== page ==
Following on from his intoxicating adventures in Paris a fortnight ago which started with Paris Déco Off, A-Gent of Style would like to share with you his first MAISON&OBJET. Some of you might think it is sacrilegious to hear that
 A-Gent had never been before to this arguably biggest trade fair in the design world. But in A-Gent of Style‘s defence, firstly the opportunity to visit the fair had never risen and secondly the opinions about it were very mixed, dare I say it, almost off-putting essentially because of the sheer size and amplitude of it all (two to three days are apparently necessary to cover the whole fair). So with some preconceptions, A-Gent went out to Villepinte on the Sunday, forty minutes north of Paris from Les Jardins du Luxembourg, to see and experiment for himself what the fuss and attraction were all about – last year, just under 80,000 visitors were reported to have attended the fair over the five days MAISON&OBJET was on.


MAISON&OBJET Paris is a complete showcase for all aspects of design, decoration and the art of living, highlighting current and future trends, which mobilises and brings together the interior design sector under one roof from all over the world. Held in September and January each year in Paris and also recently in Asia and the Americas, retail buyers, influencers, European and global export companies gather at Paris Nord Villepinte to see the latest design developments, find out about emerging trends and plan the next step for their business. A-Gent of Style had decided to concentrate for the first time to Les Editeurs, regrouped under Hall 7 (there are eight halls together) created for fans of Haute creation and unique and exclusive pieces from the best of the decorative world in a profusion of beautiful brands. Additionally, Scènes d’Intérieur brought together for the first time the talents of extraordinary creators, at the crossroads of craft, art and design.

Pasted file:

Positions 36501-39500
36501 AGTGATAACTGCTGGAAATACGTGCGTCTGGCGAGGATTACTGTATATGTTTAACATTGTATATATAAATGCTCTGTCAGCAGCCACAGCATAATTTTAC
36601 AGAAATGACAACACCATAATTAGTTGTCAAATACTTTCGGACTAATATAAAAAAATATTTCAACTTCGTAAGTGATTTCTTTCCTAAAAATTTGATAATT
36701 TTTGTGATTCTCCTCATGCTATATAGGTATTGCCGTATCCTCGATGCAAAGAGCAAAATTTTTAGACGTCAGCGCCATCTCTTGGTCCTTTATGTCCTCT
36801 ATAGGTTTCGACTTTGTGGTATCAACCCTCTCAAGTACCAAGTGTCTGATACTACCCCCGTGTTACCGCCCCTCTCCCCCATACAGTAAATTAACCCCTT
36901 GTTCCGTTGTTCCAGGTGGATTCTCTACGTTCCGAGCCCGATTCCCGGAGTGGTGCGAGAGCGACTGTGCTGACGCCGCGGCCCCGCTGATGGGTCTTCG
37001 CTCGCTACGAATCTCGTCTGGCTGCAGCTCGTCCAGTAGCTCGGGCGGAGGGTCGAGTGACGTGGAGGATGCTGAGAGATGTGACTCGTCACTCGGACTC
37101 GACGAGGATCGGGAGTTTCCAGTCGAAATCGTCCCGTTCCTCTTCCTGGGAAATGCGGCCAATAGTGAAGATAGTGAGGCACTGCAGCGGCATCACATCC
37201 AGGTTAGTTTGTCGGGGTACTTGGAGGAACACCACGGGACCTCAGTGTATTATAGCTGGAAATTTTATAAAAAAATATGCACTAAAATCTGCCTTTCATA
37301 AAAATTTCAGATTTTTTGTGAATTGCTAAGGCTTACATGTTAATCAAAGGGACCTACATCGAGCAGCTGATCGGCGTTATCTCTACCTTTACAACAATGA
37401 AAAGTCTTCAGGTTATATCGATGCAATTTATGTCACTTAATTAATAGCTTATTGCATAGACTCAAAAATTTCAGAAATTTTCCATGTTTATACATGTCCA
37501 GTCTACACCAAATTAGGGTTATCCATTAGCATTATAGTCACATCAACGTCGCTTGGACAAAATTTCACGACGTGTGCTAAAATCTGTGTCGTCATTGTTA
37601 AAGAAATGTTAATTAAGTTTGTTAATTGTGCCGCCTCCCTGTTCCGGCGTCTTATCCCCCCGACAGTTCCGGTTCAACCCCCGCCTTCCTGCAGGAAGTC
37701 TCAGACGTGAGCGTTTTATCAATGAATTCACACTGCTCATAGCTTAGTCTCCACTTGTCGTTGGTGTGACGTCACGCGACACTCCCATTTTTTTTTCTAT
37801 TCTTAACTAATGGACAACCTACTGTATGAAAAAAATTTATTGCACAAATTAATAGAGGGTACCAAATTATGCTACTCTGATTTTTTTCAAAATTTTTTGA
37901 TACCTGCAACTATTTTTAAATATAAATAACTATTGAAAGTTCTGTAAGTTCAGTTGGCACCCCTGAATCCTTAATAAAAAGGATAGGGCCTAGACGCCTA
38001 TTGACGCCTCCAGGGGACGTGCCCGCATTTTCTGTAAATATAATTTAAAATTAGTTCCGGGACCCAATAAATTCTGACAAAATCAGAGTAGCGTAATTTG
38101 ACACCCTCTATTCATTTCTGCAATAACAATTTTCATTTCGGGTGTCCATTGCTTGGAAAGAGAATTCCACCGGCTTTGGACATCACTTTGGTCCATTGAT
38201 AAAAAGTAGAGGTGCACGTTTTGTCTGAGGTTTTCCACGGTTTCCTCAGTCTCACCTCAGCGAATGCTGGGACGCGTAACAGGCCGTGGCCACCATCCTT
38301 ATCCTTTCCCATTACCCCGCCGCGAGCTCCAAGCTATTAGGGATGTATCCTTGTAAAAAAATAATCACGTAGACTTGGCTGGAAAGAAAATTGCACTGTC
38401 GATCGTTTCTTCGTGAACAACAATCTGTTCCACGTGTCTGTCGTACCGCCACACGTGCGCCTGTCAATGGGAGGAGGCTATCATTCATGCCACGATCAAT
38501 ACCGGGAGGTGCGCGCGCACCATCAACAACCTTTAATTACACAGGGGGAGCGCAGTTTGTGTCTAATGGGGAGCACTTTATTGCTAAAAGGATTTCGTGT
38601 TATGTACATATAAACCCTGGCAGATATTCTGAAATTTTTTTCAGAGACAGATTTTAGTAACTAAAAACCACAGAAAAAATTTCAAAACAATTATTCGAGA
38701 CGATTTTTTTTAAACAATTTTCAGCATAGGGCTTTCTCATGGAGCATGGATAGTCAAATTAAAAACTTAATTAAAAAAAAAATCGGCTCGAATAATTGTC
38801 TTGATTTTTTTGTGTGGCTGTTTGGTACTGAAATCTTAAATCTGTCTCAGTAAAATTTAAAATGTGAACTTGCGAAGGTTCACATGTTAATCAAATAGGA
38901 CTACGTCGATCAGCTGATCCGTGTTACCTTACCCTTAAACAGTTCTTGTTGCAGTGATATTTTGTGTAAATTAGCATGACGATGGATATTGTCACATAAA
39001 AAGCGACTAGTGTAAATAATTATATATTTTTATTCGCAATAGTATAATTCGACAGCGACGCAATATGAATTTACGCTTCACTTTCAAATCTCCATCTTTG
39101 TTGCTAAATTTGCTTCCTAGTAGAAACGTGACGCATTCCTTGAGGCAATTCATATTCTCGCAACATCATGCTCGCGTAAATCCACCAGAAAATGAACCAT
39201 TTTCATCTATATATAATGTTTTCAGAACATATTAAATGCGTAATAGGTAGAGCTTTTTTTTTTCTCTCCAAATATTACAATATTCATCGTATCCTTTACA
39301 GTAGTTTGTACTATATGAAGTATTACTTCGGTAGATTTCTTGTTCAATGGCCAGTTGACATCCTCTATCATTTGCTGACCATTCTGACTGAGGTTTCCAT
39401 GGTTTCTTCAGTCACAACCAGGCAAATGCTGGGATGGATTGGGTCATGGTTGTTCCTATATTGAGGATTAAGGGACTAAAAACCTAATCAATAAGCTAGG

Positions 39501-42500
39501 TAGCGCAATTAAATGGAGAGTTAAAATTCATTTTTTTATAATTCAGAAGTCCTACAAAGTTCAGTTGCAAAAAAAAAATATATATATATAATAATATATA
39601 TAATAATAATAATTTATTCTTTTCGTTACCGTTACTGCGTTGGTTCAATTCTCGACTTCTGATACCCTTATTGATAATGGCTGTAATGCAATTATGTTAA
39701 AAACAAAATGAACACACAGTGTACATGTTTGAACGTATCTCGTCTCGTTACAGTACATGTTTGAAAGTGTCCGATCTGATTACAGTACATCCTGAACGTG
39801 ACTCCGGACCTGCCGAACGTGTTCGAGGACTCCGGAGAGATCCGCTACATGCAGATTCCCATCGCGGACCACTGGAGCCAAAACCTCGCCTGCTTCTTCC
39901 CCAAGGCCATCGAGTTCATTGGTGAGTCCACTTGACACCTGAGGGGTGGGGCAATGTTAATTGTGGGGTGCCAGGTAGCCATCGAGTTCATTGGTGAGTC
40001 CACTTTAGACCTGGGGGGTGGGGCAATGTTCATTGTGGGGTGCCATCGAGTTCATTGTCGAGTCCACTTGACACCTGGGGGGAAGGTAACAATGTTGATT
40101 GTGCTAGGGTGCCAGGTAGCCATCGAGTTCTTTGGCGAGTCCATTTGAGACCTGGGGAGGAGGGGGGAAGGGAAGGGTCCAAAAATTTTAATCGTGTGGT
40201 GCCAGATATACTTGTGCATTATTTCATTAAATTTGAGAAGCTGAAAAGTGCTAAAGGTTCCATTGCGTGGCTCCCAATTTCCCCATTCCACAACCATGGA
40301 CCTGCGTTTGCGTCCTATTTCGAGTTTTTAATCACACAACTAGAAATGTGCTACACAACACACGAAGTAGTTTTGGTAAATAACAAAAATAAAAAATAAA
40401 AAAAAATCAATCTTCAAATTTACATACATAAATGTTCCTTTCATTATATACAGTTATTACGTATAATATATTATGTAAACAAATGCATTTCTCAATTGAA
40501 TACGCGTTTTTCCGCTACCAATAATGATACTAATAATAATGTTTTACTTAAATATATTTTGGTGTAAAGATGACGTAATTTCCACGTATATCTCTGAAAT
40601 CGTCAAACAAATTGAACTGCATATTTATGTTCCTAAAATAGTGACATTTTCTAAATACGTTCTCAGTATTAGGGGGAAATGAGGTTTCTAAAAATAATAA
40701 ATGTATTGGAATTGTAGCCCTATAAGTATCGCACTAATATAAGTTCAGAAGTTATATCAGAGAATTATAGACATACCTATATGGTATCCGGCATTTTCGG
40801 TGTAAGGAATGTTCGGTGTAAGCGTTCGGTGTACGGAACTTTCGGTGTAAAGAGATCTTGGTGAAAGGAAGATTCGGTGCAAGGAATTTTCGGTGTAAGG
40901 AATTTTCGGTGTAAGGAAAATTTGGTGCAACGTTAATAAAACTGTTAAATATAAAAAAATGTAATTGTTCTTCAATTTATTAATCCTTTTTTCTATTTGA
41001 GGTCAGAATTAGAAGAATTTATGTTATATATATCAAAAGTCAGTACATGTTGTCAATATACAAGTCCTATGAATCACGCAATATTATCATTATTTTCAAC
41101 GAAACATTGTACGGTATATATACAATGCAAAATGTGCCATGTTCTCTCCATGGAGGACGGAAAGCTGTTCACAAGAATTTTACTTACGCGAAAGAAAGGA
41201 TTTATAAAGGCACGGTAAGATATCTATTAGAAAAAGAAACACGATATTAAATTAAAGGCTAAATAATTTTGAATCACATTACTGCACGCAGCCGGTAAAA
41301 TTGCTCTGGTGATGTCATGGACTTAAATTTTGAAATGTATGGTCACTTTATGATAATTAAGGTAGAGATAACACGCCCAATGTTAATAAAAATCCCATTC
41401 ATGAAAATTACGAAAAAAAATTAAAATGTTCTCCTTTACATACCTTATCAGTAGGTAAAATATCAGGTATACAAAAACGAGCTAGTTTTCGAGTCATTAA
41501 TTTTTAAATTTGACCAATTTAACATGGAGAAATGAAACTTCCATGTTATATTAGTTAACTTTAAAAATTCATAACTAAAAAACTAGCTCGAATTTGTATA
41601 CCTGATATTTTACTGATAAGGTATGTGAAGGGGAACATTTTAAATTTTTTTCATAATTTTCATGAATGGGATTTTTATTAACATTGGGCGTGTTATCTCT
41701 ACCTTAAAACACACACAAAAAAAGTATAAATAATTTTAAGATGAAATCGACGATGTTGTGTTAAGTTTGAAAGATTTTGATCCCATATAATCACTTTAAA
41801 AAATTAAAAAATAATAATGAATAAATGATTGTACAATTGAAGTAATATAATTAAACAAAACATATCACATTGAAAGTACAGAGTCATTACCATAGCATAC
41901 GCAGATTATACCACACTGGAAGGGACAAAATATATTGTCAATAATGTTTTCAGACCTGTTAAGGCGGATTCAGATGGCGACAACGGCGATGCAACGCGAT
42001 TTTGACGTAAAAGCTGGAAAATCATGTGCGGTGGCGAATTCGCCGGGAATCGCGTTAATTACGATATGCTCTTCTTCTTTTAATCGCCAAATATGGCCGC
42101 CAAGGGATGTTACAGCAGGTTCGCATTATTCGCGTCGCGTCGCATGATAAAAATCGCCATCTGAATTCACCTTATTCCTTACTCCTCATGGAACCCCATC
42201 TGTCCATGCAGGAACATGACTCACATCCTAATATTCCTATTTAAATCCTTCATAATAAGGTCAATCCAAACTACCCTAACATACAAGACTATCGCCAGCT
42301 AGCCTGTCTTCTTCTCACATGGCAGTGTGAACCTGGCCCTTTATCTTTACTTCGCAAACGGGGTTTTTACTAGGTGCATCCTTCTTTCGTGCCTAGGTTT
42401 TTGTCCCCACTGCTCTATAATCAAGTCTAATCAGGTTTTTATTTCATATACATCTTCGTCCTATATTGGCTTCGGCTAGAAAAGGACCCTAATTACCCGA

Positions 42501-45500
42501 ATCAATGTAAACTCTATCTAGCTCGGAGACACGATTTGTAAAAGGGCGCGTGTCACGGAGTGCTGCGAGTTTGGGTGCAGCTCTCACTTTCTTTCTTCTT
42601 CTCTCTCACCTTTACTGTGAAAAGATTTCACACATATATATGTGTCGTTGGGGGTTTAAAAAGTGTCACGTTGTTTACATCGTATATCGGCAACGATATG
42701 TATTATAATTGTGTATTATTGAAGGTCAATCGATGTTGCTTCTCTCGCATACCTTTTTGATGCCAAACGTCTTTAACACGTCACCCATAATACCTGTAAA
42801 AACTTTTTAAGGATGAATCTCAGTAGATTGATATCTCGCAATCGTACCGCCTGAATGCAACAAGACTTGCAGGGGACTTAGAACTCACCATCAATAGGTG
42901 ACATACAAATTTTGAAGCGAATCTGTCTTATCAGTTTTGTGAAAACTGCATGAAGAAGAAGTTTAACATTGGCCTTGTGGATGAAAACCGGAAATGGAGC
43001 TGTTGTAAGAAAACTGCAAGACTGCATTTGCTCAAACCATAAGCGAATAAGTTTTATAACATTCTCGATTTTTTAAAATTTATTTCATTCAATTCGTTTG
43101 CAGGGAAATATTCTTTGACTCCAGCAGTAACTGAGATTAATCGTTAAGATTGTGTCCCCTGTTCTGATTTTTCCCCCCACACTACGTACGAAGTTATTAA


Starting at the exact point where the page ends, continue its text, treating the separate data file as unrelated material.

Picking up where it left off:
MO Masion Objet

A-Gent of Style was ultimately very pleasantly surprised by what he saw and some of the wonderful discoveries he made; he even made it to Hall 8! And all under four hours! All very much worth the visit and ploughing your way through the crowds.

Here is his story in pictures:


Design and art fairs. They are just like buses in London, you wait a while and then a few turn up at the same time. And aren’t we just fortunate to live at such an exhilarating crossroads for creative people?

PAD is now officially opened to the public ( it’s that good A-Gent of Style went on Monday AND Tuesday) and another cultural event is opening its doors today.

Frieze London is one of the contemporary art events of the year where visitors are able to see and buy art by over 1,000 of the world’s leading artists; they can also experience Frieze Projects, the fair’s unique and critically acclaimed programme of artist commissions and Frieze Talks, a prestigious programme of debates, panel discussions and keynote lectures. Frieze London is designed by architects Carmody Groarke and housed in a bespoke structure in Regent’s Park. This year the Frieze Sculpture Park will include works from both Frieze London and Frieze Masters with some of the most acclaimed contemporary sculptors alongside historical pieces from the medieval period through to the present day.
The fair ends on Sunday evening.


The British Antiques Dealers’ Association starts tomorrow until March 19, 2013 at the Duke of York Square, off Sloane Square, London SW3

“The BADA Fair remains the leading UK fair for traditional British antiques.”


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